The number of applications for unemployment benefits in America dropped to a 15-year low last week, a sharp decline possibly coupled with seasonal quirks & low layoff rates.
The number of American people applying for unemployment benefits dropped to a 15 year low last week. This sharp decline could be a result of seasonal quirks but reflects low layoff rates in the US economy.
During the period from 19 – 25 April, initial jobless claims dropped to z seasonally adjusted low of 262, 000 from a previous week’s revised numbers of 292, 000, reported on Thursday by the Labor Department. These numbers beat Wall Street expectations.
The 4-week new claims average fell a smaller 1250 to 283, 750. Interestingly, sharp fluctuation in volatile weekly job reports are smoothed out by the monthly averages and are often considered a more accurate prediction of labor market numbers and trends.
A layoff proxy represented by the drop in jobless claims this week is a positive and very welcomed sign; however, should be handled with caution as the report is typically very jumpy around late March through until end of April. This is due to challenges associated with seasonal adjustments to account for Easter holidays and spring break occurring weeks apart from year to year.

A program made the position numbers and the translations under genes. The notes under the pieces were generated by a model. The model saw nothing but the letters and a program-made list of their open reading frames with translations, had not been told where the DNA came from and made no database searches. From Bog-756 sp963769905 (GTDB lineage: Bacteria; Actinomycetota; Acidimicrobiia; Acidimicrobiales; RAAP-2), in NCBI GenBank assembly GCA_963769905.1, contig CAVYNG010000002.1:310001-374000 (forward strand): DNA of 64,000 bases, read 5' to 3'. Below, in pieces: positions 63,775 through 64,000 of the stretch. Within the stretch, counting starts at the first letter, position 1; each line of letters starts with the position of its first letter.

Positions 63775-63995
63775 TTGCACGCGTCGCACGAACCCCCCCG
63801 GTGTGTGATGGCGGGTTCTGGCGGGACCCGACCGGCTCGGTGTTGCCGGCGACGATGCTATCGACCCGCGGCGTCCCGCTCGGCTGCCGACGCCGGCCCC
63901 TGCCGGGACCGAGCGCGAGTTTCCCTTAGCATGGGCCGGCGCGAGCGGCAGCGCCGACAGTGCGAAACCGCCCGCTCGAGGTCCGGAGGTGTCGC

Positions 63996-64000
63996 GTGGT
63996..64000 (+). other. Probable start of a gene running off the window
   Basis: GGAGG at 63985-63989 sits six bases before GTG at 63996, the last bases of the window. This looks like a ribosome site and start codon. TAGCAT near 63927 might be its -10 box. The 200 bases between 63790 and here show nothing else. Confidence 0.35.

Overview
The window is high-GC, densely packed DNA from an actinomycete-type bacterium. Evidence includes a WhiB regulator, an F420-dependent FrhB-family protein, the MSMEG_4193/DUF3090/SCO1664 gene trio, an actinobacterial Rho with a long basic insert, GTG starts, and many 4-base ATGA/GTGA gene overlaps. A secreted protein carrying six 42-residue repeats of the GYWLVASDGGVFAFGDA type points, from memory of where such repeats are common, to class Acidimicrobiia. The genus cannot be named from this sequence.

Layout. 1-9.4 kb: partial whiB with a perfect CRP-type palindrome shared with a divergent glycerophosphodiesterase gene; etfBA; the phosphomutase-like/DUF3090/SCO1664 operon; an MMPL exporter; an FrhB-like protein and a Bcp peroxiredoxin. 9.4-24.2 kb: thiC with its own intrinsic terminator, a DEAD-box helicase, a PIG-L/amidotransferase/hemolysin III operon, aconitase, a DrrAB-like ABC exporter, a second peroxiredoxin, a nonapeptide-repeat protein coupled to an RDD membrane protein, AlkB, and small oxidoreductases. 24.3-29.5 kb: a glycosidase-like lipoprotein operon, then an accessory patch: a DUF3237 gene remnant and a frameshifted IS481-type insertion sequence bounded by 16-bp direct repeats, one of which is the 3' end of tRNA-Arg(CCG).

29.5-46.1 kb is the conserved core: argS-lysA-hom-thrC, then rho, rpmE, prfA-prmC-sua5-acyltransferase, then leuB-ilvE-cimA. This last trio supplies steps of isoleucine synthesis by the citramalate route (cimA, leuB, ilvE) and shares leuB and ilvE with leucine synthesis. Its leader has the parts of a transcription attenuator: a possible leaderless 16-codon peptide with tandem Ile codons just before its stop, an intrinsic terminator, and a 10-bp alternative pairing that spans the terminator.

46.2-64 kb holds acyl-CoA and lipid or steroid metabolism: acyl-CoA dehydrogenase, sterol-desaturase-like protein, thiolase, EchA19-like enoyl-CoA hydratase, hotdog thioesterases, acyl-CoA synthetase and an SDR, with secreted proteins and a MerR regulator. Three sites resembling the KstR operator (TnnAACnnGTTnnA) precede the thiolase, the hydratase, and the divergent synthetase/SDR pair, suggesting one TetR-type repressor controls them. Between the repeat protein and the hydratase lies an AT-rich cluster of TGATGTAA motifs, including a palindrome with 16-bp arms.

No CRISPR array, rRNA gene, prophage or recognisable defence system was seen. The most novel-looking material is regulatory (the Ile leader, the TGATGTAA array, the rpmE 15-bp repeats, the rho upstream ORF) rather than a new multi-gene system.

Despite seasonal fluctuation, the level of new claims has still remained under the key 300,000 mark for eight consecutive weeks which indicates that layoffs are still very low, but hiring seems to have slowed down since the end of 2014. Although the labor market is not showing rapid improvements, companies are continuing to hire steadily.
Wall Street is set to receive the latest diagnosis regarding hiring trends for April’s employment report next week. MarketWatch polled some economists who predicted that the economy likely added 245, 000 jobs, increasing sharply from the 126, 000 preliminary rise in March.
In the week that ended on the 18th April, American people who receive continuing claims, also known as weekly unemployment checks, decreased by 74, 000 to 2.25 million, marking a 15 year low.
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